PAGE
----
Marketers all know John Wanamaker’s famous quote, “Half my advertising is wasted, I just don’t know which half.” A century later that’s finally beginning to change. With the tremendous growth of digital marketing and the innate ability to measure every tactic, marketers are now armed with the information they need to review results and successfully optimize their digital marketing initiatives.
Unfortunately, too many times I see marketers placing a priority on metrics that can ultimately lead to the wrong decisions about what might in fact be a successful campaign.
One example that I’ve encountered is a reliance on click through rate (CTR) as the true measure of banner advertising campaign performance. This very basic calculation divides the number of clicks on an ad by the number of times that ad was shown, often referred to as impressions. CTR was one of the very first metrics used to assess banner advertising performance and still is used as the primary element in many digital advertising reports today. So what’s wrong with that? Isn’t that the whole point of running banner ads, to get in front of your target audience and entice them to click over to your website? The short answer is “No”.
The reason being that people don’t click on banner ads. You probably haven’t had many digital marketing professionals tell you that. Especially when they are telling you how their proprietary software uses sophisticated algorithms to target audiences based on real-time behavioral blah blah blah… Sorry, that’s where I usually tune out.
Sizmek, one of the world’s largest digital ad-serving companies, releases a benchmark report each year that uses data collected from billions of ad impressions to determine the average performance of different types of digital advertising. While performance varies depending on the industry, banner ads in the US overall received a 0.08% CTR in 2013 (down from 0.10% in 2012). That means that if your banner is shown 1,000 times and one of those impressions entices a user to click, your campaign is performing above average. Oh goodie!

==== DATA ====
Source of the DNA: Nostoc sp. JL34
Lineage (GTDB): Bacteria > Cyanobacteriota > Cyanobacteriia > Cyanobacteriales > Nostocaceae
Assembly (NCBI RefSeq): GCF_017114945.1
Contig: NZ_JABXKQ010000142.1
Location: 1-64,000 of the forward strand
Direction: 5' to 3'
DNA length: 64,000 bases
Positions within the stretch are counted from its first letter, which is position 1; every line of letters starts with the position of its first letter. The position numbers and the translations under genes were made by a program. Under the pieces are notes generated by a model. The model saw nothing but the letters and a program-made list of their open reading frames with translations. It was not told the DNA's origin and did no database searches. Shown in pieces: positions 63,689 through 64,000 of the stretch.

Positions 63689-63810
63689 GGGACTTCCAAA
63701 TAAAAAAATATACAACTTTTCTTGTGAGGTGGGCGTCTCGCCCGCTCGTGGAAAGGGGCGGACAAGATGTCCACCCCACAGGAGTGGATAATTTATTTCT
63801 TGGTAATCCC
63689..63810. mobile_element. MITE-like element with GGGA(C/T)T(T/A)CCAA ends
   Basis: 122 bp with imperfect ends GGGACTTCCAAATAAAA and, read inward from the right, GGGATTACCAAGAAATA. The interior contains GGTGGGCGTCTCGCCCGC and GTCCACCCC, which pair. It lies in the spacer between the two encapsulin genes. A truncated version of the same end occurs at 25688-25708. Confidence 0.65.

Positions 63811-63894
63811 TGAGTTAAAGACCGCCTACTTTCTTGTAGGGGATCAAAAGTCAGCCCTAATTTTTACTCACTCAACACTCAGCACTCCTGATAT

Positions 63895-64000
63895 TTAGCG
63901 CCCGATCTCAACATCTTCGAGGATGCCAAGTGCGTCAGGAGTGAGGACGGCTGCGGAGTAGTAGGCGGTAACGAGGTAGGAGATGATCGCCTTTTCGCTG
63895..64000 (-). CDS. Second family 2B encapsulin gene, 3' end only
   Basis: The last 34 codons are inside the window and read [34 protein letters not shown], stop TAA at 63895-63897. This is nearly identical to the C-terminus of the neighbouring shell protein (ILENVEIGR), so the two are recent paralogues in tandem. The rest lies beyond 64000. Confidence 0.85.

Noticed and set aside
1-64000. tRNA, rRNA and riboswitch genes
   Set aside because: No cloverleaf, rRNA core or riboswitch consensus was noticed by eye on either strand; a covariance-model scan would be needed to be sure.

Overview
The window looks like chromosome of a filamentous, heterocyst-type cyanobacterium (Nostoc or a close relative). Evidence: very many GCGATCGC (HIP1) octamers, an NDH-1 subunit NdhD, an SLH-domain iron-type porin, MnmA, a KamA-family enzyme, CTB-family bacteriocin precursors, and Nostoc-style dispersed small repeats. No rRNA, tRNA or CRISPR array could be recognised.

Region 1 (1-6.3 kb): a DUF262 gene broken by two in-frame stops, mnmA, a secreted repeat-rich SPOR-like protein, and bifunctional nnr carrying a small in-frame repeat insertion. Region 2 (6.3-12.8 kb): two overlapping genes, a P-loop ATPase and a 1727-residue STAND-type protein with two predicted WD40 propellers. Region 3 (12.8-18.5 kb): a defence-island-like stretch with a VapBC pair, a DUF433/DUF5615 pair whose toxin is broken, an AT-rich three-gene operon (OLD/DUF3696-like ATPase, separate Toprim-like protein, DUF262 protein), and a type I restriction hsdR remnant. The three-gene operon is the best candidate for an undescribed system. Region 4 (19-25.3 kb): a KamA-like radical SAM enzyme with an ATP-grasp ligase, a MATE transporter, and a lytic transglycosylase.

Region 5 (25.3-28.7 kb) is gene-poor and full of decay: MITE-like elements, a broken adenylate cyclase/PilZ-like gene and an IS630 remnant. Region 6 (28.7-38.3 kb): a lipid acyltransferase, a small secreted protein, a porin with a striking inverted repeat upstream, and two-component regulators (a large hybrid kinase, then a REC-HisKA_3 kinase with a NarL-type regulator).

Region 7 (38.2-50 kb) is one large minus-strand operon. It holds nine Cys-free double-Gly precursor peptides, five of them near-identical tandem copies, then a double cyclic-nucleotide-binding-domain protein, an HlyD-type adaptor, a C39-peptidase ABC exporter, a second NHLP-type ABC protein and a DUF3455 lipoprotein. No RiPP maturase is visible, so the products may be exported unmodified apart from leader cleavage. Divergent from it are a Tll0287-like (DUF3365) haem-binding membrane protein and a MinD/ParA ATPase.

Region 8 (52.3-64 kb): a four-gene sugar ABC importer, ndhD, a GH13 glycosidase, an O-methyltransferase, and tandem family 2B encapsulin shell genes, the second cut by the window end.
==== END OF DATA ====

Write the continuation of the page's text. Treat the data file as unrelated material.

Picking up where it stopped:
If that isn’t reason enough to all but abandon this metric in the assessment of your banner advertising campaign, here’s more bad news for my digital marketing brethren. According to a study by ComScore, a leading internet analytics company, 85% of all clicks on banner ads are performed by 8% of internet users.
In case I haven’t made the point clear enough, allow me to repeat myself: people don’t click on banner ads. And you know what else? That’s okay. Why should they click on your ad? They’re busy. They’re reading an article or watching video content or playing a game. To expect them to stop what they’re doing in order to visit your site is a bit narcissistic, don’t you think? But that doesn’t mean banner advertising isn’t effective or doesn’t work. The problem is we’re using a direct response metric to measure an awareness building tactic.
Many digital advertising vendors promote the fact that they will optimize your banner advertising campaign based on CTR. That means that as they collect data on the campaign’s performance, they can shift targeting parameters based on what historically is most likely to achieve clicks. It might sound like a good strategy but if the vast majority of users in the target audience don’t click on ads, this could shift ad impressions away from coveted viewers as well as high quality web pages and sites. Quality websites often receive lower banner advertising click rates because the page content is so engaging. As marketers, we want our brand to appear on publisher sites that are revered by their users in order to leverage that brand equity. Optimizing a campaign based on CTR would likely stop ads from running on the homepage of the WSJ and shift ad impressions to the millions of unknown properties that provide ad exposure without the added brand equity.
A better way to evaluate banner advertising performance is the utilization of view-through metrics. When set up correctly, we have the ability to track users who saw an ad, did not click, and then later came to the advertiser’s website as a result of the exposure. Taken further, we can track specific actions performed on the website such as information request form submissions, product video views, or online sales. This is a better gauge of how effective banner ads were at reaching and impacting the target audience. Campaigns can be optimized based on a metric such as view-through site visit rate, total view-through site visits divided by impressions. By using this metric to optimize performance, banner ads will be more likely to appear on high profile pages and quality content sites, the positions most likely to lift brand awareness and preference. The result: less wasted advertising. Mr. Wanamaker would be proud.
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